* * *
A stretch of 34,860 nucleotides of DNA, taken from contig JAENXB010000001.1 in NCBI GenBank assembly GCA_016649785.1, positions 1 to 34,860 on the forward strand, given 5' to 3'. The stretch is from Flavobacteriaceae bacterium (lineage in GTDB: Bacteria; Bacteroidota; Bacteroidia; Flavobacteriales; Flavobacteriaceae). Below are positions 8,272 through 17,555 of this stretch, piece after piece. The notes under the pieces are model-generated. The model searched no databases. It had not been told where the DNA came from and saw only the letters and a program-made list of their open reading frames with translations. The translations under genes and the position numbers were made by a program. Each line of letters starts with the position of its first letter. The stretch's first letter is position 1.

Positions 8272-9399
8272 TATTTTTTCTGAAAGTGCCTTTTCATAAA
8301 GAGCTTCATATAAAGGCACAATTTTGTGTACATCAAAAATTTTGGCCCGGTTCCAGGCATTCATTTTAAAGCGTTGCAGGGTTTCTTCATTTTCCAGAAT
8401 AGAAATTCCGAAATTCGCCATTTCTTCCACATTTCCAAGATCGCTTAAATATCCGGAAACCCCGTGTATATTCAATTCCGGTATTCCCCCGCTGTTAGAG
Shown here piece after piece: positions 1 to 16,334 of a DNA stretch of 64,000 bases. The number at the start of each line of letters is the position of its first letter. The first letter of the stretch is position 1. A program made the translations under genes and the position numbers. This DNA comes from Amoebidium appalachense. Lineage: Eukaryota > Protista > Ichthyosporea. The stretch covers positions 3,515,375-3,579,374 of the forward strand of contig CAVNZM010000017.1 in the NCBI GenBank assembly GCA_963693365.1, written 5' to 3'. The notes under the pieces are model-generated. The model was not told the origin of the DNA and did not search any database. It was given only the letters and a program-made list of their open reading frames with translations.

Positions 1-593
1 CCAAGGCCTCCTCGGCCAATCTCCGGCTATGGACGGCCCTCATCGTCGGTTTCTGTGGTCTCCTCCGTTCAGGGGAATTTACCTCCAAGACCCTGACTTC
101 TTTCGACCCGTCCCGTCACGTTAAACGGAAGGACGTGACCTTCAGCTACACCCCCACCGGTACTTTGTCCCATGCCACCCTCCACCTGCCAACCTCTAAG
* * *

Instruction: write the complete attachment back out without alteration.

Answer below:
A stretch of 34,860 nucleotides of DNA, taken from contig JAENXB010000001.1 in NCBI GenBank assembly GCA_016649785.1, positions 1 to 34,860 on the forward strand, given 5' to 3'. The stretch is from Flavobacteriaceae bacterium (lineage in GTDB: Bacteria; Bacteroidota; Bacteroidia; Flavobacteriales; Flavobacteriaceae). Below are positions 8,272 through 17,555 of this stretch, piece after piece. The notes under the pieces are model-generated. The model searched no databases. It had not been told where the DNA came from and saw only the letters and a program-made list of their open reading frames with translations. The translations under genes and the position numbers were made by a program. Each line of letters starts with the position of its first letter. The stretch's first letter is position 1.

Positions 8272-9399
8272 TATTTTTTCTGAAAGTGCCTTTTCATAAA
8301 GAGCTTCATATAAAGGCACAATTTTGTGTACATCAAAAATTTTGGCCCGGTTCCAGGCATTCATTTTAAAGCGTTGCAGGGTTTCTTCATTTTCCAGAAT
8401 AGAAATTCCGAAATTCGCCATTTCTTCCACATTTCCAAGATCGCTTAAATATCCGGAAACCCCGTGTATATTCAATTCCGGTATTCCCCCGCTGTTAGAG
Shown here piece after piece: positions 1 to 16,334 of a DNA stretch of 64,000 bases. The number at the start of each line of letters is the position of its first letter. The first letter of the stretch is position 1. A program made the translations under genes and the position numbers. This DNA comes from Amoebidium appalachense. Lineage: Eukaryota > Protista > Ichthyosporea. The stretch covers positions 3,515,375-3,579,374 of the forward strand of contig CAVNZM010000017.1 in the NCBI GenBank assembly GCA_963693365.1, written 5' to 3'. The notes under the pieces are model-generated. The model was not told the origin of the DNA and did not search any database. It was given only the letters and a program-made list of their open reading frames with translations.

Positions 1-593
1 CCAAGGCCTCCTCGGCCAATCTCCGGCTATGGACGGCCCTCATCGTCGGTTTCTGTGGTCTCCTCCGTTCAGGGGAATTTACCTCCAAGACCCTGACTTC
101 TTTCGACCCGTCCCGTCACGTTAAACGGAAGGACGTGACCTTCAGCTACACCCCCACCGGTACTTTGTCCCATGCCACCCTCCACCTGCCAACCTCTAAG